But where are the hands which never Israel has conquered. But it is impossible hang down? Those of Moses himself be- to mistake the means by which he has gotten came heavy. “The spirit indeed is willing, the victory. “ The hand of the Lord, and but the flesh is weak," Fatal omen to Israel: his holy arm, they have gotten him the vicAmalek instantly gains the ascendant. But tory." The altar, therefore, which was built happily, Moses was not alone in the mount: to celebrate this signal success, shall by its “And they took a stone, and put it under name perpetuate the remembrance of God him, and he sat thereon; and Aaron and Hur the deliverer. Jehovah-Nissi, “ the Lord stayed up his hands, the one on the one side, my banner," was inscribed upon it by the and the other on the other side; and his divine appointment; and a reason is assigned hands were steady until the going down of in the sixteenth verse. “ For he said, Bethe sun." “As iron sharpeneth iron, so a cause the Lord hath sworn that the Lord man sharpeneth the countenance of his will have war with Amalek from generation friend;" and so devotion kindles and keeps to generation.” alive devotion. Secret prayer, like the me These words, having been variously renlody of one sweet-toned voice stealing upon dered, have given occasion to various opithe ear, gently wafts the soul to heaven: nions among interpreters. Some read the social worship, as a full chorus of harmonized passage thus, " Because the hand of Amalek sounds, pierces the sky, and raises a great is against the throne of the Lord, the Lord multitude of kindred spirits to the bright re- will have war with Amalek from generation gions of everlasting love, and places them to generation.". This reading resolves the together before the throne of God. How guilt of Amalek, not_into an insidious and happy are Aaron and Hur, in lending this cruel design against Israel, but into a rash aid to the wearied hands of Moses, and to the and impious attempt to defeat the plan of declining interest of the Israel of God! How Providence, which was to bring Israel into happy is Moses. in being thus supported ! the quiet possession of Canaan, and to exalt But there is an Intercessor whose hands never that nation, favoured of God but envied of hang down, whose fervour never cools, whose man, to wealth, power, and empire. God mediation never fails, whose attention is therefore was pleased to vindicate in person never relaxed. “We have an advocate with the cause which was his own, and to write the Father, Jesus Christ, the righteous.” disappointment and a curse upon every plan Jim “the Father heareth always:" "as a which Amalek could form, of greatness and Prince he hath power and prevaileth.” prosperity. So“ fearful a thing it is to fall Jamos t. 5. 2 Cor. xii.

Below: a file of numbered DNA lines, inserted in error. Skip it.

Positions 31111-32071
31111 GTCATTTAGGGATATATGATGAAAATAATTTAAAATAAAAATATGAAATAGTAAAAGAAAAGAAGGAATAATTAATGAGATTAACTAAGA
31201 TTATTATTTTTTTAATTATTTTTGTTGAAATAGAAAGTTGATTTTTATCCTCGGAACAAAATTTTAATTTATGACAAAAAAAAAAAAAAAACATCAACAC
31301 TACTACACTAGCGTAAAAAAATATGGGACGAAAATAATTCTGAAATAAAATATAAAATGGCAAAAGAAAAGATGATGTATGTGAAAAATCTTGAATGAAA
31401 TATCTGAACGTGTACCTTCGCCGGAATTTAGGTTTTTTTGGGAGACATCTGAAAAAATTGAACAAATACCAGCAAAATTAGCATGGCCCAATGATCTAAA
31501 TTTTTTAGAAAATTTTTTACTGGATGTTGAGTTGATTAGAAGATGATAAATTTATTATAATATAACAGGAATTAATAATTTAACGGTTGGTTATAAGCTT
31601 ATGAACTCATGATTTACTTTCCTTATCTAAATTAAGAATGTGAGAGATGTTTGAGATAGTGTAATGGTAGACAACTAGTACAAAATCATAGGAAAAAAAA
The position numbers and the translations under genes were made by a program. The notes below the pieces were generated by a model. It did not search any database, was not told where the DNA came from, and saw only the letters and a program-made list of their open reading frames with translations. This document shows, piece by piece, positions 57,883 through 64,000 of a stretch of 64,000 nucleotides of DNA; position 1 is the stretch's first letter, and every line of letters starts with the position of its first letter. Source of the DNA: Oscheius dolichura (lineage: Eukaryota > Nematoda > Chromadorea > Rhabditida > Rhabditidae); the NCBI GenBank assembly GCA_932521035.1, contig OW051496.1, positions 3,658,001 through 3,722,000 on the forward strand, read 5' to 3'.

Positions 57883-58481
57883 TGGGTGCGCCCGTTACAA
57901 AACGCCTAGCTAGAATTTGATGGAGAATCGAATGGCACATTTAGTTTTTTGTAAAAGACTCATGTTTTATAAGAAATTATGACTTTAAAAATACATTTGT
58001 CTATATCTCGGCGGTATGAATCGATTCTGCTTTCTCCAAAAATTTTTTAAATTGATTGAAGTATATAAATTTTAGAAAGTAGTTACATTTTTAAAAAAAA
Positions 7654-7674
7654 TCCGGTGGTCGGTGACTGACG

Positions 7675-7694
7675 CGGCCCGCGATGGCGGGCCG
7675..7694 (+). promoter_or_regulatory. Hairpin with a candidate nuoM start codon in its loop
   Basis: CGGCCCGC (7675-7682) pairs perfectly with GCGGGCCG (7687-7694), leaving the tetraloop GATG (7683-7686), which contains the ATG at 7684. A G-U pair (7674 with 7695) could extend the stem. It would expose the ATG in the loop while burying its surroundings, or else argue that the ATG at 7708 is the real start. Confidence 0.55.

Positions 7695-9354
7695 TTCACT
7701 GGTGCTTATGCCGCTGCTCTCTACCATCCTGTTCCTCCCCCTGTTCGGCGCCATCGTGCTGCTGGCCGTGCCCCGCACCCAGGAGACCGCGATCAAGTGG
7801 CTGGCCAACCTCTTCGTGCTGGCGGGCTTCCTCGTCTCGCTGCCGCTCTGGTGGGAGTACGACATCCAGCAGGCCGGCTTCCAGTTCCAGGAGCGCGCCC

* Job ix. 4.